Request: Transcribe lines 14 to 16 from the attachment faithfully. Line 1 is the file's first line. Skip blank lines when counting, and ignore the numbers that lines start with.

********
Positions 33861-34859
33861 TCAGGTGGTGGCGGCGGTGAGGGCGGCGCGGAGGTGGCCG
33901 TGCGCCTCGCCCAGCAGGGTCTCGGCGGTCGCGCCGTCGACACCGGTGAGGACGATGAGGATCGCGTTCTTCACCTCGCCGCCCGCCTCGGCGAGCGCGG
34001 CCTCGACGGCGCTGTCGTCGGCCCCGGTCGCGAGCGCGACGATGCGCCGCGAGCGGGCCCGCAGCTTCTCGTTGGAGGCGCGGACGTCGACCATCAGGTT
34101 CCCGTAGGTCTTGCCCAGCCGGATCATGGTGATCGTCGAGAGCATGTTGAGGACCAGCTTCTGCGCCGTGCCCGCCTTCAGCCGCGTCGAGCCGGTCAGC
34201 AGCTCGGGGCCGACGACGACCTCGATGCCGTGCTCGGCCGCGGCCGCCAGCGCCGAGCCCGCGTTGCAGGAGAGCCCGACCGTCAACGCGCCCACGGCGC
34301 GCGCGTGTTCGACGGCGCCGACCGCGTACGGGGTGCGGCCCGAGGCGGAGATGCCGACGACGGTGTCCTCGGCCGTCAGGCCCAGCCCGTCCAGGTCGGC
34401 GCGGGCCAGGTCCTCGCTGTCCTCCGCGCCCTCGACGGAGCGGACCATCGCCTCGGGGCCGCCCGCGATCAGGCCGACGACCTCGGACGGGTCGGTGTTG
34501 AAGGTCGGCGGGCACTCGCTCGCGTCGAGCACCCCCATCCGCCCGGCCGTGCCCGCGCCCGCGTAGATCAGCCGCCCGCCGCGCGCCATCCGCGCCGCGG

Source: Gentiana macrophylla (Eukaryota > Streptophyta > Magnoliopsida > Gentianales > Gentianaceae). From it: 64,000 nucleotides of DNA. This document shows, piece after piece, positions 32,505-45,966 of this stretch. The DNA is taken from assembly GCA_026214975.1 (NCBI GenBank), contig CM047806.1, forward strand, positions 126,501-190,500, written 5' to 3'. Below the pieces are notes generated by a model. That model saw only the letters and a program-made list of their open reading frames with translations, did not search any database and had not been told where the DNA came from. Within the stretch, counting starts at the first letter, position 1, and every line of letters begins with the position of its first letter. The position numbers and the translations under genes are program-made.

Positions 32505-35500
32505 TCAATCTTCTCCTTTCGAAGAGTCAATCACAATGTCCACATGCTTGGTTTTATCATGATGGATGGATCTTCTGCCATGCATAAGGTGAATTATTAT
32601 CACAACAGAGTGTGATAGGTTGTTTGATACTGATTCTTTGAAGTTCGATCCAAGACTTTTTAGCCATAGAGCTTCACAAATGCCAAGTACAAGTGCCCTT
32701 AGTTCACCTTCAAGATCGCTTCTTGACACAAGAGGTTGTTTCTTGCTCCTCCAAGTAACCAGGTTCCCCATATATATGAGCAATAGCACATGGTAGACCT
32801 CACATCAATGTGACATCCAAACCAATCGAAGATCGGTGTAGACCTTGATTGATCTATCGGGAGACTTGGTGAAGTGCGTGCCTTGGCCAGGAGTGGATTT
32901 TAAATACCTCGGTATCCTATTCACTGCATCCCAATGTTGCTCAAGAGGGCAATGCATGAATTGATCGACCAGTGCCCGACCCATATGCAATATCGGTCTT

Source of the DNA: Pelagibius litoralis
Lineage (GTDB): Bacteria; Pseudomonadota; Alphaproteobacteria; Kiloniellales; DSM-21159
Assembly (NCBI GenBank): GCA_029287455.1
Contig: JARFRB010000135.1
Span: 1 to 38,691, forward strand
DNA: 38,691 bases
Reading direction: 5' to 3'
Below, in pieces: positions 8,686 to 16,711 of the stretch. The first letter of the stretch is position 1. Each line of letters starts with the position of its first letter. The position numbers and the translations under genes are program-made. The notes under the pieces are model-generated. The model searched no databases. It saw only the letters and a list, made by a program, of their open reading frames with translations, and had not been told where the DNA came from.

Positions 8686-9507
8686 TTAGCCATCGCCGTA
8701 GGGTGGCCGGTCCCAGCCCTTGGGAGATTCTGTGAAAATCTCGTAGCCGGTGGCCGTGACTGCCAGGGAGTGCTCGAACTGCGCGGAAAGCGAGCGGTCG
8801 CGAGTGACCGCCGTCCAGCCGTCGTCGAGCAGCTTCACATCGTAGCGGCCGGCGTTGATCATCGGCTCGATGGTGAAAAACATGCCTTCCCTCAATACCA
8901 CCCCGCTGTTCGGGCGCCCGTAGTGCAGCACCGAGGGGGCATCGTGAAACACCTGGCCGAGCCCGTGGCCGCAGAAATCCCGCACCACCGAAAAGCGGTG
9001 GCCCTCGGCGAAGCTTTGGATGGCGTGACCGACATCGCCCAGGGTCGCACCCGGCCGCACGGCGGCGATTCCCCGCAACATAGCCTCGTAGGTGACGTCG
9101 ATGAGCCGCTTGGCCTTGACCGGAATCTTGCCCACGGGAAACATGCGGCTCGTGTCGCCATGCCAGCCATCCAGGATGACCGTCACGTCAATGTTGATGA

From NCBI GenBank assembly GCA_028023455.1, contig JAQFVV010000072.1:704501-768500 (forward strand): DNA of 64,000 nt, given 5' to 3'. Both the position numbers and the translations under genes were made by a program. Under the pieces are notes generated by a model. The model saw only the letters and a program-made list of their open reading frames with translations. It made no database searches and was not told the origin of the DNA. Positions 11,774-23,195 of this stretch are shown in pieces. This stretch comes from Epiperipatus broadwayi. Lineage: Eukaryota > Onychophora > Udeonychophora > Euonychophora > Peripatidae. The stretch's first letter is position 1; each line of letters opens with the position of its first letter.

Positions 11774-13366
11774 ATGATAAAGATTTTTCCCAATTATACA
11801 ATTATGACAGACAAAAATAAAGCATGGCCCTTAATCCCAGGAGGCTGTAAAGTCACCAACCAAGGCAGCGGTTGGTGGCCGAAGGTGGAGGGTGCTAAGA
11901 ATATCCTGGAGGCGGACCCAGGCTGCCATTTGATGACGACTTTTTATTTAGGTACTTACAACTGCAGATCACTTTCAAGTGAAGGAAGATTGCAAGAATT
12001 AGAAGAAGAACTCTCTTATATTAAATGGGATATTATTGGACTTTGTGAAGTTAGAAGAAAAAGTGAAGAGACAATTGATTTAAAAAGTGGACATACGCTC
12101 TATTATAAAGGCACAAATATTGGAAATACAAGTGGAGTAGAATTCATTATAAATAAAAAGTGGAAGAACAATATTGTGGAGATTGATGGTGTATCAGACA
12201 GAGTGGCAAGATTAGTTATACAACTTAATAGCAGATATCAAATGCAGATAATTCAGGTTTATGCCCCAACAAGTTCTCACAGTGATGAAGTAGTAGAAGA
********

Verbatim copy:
32701 AGTTCACCTTCAAGATCGCTTCTTGACACAAGAGGTTGTTTCTTGCTCCTCCAAGTAACCAGGTTCCCCATATATATGAGCAATAGCACATGGTAGACCT
32801 CACATCAATGTGACATCCAAACCAATCGAAGATCGGTGTAGACCTTGATTGATCTATCGGGAGACTTGGTGAAGTGCGTGCCTTGGCCAGGAGTGGATTT
32901 TAAATACCTCGGTATCCTATTCACTGCATCCCAATGTTGCTCAAGAGGGCAATGCATGAATTGATCGACCAGTGCCCGACCCATATGCAATATCGGTCTT